Misanthropy – the hatred of other people – is a major theme in Melville’s Moby-Dick and seems particularly associated with Captain Ahab and his dark, shadowy harpooners. The theme is even touched on in the opening paragraph of the novel, although here the treatment of it is mainly comic. Thus, Ishmael describes some of his motives for heading to sea:
Whenever I find myself growing grim about the mouth; whenever it is a damp, drizzly November in my soul; whenever I find myself involuntarily pausing before coffin warehouses, and bringing up the rear of every funeral I meet; and especially whenever my hypos get such an upper hand of me, that it requires a strong moral principle to prevent me from deliberately stepping into the street, and methodically knocking people's hats off -- then, I account it high time to get to sea as soon as I can.
The reference to “methodically knocking people's hats off” suggests that Ishmael does have a temper, but it also implies his ability to make fun of himself, and therefore it implies the humility and good humor that are so much in evidence in so much of the rest of the presentation of his character. One of the most lovable things about Ishmael is that he never takes himself too seriously, and, because he doesn’t, he is incapable of the kind of misanthropy that afflicts Captain Ahab.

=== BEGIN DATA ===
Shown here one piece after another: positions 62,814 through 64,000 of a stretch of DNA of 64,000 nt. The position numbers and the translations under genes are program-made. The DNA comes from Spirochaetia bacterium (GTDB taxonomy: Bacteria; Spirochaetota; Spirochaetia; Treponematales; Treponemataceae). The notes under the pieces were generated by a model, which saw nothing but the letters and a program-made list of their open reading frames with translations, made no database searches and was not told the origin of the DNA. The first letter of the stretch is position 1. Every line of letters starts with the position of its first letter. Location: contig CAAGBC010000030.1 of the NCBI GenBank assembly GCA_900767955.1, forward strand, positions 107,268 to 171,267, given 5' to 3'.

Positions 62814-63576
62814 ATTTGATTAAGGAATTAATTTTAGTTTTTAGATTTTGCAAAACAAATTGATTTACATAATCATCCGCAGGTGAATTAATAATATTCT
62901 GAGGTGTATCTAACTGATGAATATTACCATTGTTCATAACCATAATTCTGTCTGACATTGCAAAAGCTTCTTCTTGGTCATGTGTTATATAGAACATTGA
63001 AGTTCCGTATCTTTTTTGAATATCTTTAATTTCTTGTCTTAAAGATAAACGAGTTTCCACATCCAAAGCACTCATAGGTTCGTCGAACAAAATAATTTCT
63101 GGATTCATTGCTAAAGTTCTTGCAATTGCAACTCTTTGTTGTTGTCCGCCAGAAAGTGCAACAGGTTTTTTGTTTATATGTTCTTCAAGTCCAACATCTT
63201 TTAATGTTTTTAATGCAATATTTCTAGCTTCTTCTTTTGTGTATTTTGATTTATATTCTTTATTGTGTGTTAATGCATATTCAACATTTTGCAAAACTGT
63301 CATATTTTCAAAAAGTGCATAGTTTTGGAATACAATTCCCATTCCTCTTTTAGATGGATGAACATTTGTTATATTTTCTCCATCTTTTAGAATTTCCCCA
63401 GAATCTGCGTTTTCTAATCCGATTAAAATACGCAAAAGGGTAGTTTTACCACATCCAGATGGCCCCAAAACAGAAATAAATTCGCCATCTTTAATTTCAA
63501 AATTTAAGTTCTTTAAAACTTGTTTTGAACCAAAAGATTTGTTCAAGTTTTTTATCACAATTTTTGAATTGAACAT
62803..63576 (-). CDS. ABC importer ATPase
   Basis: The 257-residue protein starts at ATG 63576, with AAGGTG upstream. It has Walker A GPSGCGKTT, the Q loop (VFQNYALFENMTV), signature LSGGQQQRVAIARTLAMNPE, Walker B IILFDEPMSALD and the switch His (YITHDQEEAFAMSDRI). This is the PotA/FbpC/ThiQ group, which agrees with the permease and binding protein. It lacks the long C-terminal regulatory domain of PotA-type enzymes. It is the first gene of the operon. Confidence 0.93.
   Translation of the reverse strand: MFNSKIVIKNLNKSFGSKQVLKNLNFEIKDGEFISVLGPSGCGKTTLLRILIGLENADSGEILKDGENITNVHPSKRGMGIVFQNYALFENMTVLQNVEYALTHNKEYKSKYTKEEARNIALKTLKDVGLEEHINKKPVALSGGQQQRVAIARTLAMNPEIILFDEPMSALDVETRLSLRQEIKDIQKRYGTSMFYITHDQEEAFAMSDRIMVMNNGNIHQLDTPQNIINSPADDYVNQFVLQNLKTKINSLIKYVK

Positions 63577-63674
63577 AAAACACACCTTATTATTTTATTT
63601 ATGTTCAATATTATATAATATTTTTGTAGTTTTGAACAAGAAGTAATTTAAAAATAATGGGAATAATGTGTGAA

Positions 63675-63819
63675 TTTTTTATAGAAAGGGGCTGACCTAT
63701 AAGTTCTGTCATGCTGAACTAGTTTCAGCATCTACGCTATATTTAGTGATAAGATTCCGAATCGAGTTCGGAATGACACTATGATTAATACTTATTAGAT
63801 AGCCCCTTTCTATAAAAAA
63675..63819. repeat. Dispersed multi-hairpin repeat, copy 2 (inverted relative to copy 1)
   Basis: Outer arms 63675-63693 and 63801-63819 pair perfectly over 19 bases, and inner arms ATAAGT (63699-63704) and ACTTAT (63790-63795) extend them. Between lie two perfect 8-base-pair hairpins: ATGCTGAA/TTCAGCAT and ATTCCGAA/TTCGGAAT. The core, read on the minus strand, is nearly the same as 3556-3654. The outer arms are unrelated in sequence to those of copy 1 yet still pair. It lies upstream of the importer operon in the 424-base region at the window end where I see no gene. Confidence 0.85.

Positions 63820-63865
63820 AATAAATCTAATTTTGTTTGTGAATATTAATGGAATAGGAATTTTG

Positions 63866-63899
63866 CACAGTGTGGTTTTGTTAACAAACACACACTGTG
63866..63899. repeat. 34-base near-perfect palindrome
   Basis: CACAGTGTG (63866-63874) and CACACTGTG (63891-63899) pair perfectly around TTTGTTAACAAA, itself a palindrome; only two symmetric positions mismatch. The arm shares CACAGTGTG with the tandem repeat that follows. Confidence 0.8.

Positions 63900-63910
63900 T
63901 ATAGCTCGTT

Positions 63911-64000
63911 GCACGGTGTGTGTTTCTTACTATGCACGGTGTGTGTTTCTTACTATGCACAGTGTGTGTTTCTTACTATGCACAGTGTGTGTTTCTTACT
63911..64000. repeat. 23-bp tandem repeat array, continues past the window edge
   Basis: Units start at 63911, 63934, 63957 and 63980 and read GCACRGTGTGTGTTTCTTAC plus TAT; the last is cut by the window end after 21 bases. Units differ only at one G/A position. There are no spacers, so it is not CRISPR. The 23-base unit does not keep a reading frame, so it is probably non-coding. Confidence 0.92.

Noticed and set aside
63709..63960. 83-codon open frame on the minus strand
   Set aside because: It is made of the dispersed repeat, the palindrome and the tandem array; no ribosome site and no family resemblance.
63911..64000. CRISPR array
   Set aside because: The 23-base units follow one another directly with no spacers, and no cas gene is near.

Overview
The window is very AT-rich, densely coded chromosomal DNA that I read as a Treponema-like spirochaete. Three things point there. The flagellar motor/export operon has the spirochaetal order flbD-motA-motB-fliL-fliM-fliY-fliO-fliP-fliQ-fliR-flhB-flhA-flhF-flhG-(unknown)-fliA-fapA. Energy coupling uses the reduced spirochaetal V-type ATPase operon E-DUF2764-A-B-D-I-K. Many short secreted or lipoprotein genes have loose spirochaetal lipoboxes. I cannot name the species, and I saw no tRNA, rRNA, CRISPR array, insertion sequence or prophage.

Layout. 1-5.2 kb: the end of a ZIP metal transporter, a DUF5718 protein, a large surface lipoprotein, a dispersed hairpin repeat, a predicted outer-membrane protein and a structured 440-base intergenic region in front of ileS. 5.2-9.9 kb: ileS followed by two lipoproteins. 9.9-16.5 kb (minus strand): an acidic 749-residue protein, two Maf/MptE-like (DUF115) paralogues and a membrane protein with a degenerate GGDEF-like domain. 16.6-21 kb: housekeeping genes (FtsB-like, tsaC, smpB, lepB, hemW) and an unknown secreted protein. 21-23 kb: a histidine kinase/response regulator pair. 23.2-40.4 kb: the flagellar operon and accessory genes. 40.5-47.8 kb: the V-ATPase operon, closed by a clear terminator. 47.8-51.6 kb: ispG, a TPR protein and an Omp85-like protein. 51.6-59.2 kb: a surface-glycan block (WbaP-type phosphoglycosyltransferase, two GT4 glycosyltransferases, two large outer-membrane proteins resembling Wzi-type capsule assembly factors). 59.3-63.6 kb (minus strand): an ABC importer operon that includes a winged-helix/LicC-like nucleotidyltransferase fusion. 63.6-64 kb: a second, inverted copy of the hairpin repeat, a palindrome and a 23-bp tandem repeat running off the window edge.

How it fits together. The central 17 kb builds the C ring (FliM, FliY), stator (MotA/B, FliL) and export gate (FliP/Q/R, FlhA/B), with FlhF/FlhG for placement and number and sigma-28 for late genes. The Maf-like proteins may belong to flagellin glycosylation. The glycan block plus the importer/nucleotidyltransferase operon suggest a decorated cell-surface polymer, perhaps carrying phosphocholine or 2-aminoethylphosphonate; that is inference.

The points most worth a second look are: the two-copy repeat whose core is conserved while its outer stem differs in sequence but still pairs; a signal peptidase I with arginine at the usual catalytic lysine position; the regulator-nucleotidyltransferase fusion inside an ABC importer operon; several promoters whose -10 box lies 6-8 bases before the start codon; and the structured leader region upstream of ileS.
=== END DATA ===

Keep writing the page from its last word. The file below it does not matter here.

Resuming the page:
Ahab’s coldness, his sternness, his willingness to risk the lives of his crew in the pursuit of his obsession, all suggest that he is misanthropic to a significant degree. He is brimming with pride, the root of all other sins, and pride by definition raises the possibility of misanthropy. Yet it is not so much other people whom Ahab hates as it is Moby Dick, and it is not so much Moby Dick whom he hates as it is what Moby Dick represents: fate, bad fortune, an indifferent or malevolent universe, and/or even an unloving God.
Throughout the novel, Melville juxtaposes the misanthropy of Ahab with the benevolence and charity of such characters as Ishmael and Queequeg. Ironically (or perhaps not so ironically), Ahab’s hatred leads to his self-destruction. By the end of the novel, his bitterness and anger lead not only to the loss of his life but even, to some extent, to the loss of his soul. In pursuing his effort to destroy Moby Dick, he ultimately destroys himself (and, unfortunately, also most of his crew).